Yesterday’s post about Whole Foods C.E.O. John Mackey’s ideas for free-enterprise-based health care reform spurred a lot of discussion here. But much of it was about the appropriateness of boycotts and other issues. I would like to hear what you think of one aspect of his plan, one that he is actually employing in his business: Buying high deductible health insurance for his employees (thus bringing the price down), and then giving his employees money in a tax-free health savings account that can roll over if it isn’t used that would pay the deductible.
So, say you had a policy with a $2,000 deductible, meaning that you would have to pay the first two-thousand dollars for health care in a year. Your employer, though, gave you $2,000 in order to cover those expenses. What you didn’t spend, you could keep.
Would this work? People accustomed to not paying for their health care would still not have to. The cost for insurance would surely plummet. The overall cost of health care would probably go down, since a large number of people won’t spend the full two thousand, so that the insurance would never kick in, and people would have an incentive not to go to the doctor when it really isn’t necessary.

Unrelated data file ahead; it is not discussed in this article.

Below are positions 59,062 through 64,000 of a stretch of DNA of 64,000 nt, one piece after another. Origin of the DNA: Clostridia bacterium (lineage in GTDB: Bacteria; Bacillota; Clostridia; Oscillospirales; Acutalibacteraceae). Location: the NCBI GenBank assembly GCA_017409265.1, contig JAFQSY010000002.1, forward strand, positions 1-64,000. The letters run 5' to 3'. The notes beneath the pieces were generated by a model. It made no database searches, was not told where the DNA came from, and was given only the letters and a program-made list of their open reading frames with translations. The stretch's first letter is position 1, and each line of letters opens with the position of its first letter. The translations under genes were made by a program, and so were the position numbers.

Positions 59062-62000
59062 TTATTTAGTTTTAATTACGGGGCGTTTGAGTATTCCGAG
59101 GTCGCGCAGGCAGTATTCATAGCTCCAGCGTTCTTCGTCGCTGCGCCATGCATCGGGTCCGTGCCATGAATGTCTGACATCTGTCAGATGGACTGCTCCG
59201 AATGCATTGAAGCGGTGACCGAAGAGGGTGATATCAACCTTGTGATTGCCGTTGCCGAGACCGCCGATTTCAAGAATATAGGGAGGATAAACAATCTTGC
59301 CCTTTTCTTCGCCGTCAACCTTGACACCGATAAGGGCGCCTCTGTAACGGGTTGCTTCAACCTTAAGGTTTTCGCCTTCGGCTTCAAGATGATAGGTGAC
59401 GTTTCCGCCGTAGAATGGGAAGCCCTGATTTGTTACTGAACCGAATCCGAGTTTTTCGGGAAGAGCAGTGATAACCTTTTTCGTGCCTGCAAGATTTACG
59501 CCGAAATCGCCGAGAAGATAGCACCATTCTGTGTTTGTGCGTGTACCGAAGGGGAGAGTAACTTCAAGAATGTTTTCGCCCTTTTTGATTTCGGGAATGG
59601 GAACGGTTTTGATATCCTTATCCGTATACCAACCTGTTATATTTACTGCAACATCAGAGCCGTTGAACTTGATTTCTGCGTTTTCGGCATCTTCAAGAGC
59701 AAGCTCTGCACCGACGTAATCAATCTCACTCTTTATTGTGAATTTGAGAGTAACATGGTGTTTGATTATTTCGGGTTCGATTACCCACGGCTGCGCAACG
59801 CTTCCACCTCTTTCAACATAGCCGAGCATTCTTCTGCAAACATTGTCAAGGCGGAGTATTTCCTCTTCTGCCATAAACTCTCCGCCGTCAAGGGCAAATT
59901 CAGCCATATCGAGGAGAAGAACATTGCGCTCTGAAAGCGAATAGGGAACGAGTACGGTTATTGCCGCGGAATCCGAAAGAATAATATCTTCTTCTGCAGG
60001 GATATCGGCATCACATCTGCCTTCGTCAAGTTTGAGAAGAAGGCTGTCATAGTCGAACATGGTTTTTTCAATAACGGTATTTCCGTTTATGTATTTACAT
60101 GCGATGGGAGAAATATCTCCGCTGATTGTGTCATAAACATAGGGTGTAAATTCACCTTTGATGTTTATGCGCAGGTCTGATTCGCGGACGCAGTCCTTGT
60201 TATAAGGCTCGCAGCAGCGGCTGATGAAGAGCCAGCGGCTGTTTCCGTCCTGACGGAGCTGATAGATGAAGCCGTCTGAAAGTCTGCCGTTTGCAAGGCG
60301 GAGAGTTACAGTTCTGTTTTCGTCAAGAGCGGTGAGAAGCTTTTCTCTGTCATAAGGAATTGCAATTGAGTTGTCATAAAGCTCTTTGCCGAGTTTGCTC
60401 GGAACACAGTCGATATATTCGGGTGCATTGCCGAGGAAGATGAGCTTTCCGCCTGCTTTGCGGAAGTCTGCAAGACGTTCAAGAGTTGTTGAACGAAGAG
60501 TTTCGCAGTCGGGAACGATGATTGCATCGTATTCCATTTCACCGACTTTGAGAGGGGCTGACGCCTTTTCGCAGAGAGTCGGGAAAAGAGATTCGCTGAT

Please note, this says nothing about health care reform in the sense of providing such benefits to everyone. That is a separate issue. This is just a different way of handling employer health benefits. I’m not necessarily advocating it, just asking, “why wouldn’t this work?” (I’d love to hear from a Whole Foods employee or someone else who has this kind of plan!)